Westhaven panorama, summer, from the Kaihoka hills.
Alas, panoramas do not suit my new calendar but this scene would otherwise qualify. The stormy drama above, stitched together from two frames, unfolded as we climbed the steep hills of the northern arm of the inlet. Although we anticipated a thorough soaking from the gathering cloud, in fact it was an isolated squall which did not stray north from the hills behind Rakopi (the settlement on the flat). Limestone meets granite inland at Knuckle Hill (right distance). The colours are summery and the tide was full – with its rugged hinterland, this is an inlet of many lights and moods! Click on the image for a larger version.
2393. Abstract 2: Pukearuhe rockface. 4.06pm, 31 July 2015
My interest in these stripes was partly spurred by my SO’s work in creative fibre, designing woven creations with striking bands of colour. The strong reflections here are in the surface topography. This is very close-up by telephoto standards and the wide f-stop only just copes; a better depth of field would be achieved with a faster ISO and slower shutter speed. However I had set out without tripod – as I often do when my photography is secondary to a social outing. Even for an exposure of 1/500th I used the self-timer at 2 seconds to delay exposure slightly, reducing the risk of camera shake, something that is magnified with telephotos.
Abstract 1: Pukearuhe, north Taranaki. 1.46pm, 31 July 2015
I have photographed these cliffs before but only occasionally, as they are an hour north of New Plymouth on a side road, and access is strictly tidal. The beach changes from sand to rocks with the seasons, while recent rain makes a difference to the rockface patterns observed. Here we’re looking at a well-watered part of the cliff at about eye-level, with much reflected early afternoon sunlight. I selected a low ISO for maximum effect but also a high shutter speed, to avoid any risk of camera shake with a heavy telephoto.
This uncommon scene is a reprise on my earlier visit, also in May (2009), with the Holy Virgin. Although we’d had some rain before this secular occasion, my obliging figurine held her position well on the edge of the abyss, and so my only task was to administer the correct amount of torchlight. The location is just below the old weir at the Brook Street reservoir, Nelson. A waxing moon had cleared the manuka above, but moonlight here is lost in strong LED torchlight (the moonlight was not lost on my hi-vis vest, however, and my daughter quickly found me once the nearby comfort of the car had palled). LED lighting is quite cool, like daylight, so I’ve added some warmth in post-processing – the photo equivalent of a teaspoon of tumeric in the dinner pan.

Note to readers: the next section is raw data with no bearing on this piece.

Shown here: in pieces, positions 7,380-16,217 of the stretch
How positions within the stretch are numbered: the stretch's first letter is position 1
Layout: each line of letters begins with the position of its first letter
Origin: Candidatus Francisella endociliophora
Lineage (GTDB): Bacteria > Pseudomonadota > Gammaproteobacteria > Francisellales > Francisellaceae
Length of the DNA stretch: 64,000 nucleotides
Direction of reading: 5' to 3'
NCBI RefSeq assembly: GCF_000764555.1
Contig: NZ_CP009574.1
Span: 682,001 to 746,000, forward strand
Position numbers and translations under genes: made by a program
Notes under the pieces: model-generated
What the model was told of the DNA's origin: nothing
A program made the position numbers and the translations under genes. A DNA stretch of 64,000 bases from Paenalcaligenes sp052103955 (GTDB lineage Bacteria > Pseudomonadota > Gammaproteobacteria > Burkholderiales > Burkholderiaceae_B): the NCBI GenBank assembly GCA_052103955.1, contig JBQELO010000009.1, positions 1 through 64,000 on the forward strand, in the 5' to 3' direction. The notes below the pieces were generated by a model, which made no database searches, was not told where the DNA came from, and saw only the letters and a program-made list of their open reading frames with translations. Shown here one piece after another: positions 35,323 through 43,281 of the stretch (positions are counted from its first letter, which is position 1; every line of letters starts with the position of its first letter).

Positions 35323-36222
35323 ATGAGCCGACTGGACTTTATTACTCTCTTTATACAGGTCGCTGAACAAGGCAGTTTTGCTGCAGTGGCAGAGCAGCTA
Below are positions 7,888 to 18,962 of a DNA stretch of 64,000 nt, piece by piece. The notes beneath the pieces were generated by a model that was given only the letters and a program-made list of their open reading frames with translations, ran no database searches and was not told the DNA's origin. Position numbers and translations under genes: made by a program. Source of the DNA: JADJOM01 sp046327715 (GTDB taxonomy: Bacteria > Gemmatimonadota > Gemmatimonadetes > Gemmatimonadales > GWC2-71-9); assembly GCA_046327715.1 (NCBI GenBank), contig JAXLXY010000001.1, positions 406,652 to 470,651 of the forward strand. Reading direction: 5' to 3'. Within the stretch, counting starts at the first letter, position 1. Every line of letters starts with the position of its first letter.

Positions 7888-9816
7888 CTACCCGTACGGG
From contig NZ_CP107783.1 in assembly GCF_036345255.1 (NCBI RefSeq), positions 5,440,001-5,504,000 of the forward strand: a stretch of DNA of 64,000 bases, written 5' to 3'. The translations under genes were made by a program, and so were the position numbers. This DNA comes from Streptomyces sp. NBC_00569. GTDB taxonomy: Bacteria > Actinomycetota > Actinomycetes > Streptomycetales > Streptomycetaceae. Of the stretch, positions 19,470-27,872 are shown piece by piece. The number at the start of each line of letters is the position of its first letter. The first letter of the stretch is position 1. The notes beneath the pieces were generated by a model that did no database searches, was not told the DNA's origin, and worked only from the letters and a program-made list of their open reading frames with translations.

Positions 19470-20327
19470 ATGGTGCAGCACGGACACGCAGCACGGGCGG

28mm; ISO 500. f11 for 30 secs. 8.39 pm, 1 May 2015
0679 Flotsam on a twilit tide, Golden Bay. 8.30pm, 5 March 2015
In photography the golden hour before sunset is followed by the blue hour of developing darkness. The blue cast can be mitigated with a light balance setting above “Direct sunlight”, which in degrees Kelvin measures about 5500. On the Nikon D700 you can choose to a maximum of 10,000 deg. Conversely, the blue cast can be exaggerated with a tungsten or sodium colour balance – each below 4,000 deg K – especially useful if your subject is lit by old style torch, headlight or house lights. However the reflected moonlight shown here has an unmodified light balance, for a simple composition. Selected by my daughters, each independently.
200mm, ISO 500. 5 secs at f16. Direct sunlight light balance.
0362 Yana by the Aorere, Golden Bay. 8.40pm, 4 March 2015
On a lovely late summer evening I took a break from the moonrise to ask Yana to pose as the highlight for this composition. Flash gives a solid block of colour, as expected. The river mouth is intentionally underexposed, while the fisherman is included to add some depth. My initial jpeg from the RAW file was disappointing and not at all faithful to the limpid tones of the original, so adjustments were made in post-processing. This scene was only a short walk from our accommodation at the Collingwood campground. The township is based on a sandspit but is more famous for its flammability.
0085 Brewster’s Best Assorted. 9.28pm, 4 February 2015
I believe this is more biscuit tin than chocolate box, which is an elevation of one step in the Brewster Heirarchy of Fine Art. At least it is free of ferns and magnolias. From notes made some years ago I see that the three levels above “Biscuit tin” are deemed as Classic, Iconic and Sublime (also known as “Shock & awe”). In approbation these 5 levels correspond to good, very good, excellent, fave and absolute fave… Moonlight reflections have the same exposure value as clouds typically – that is, higher than city glow, which is minimal here. With a telephoto you can reach into a well lit landscape even when from my own position the moon was completely clouded. The long shutter speed has given clear images of the boats, which surprises me as they usually blur with sea motion.
9807 Evening parade at Waiwhakaiho. 8.20pm, 3 February 2015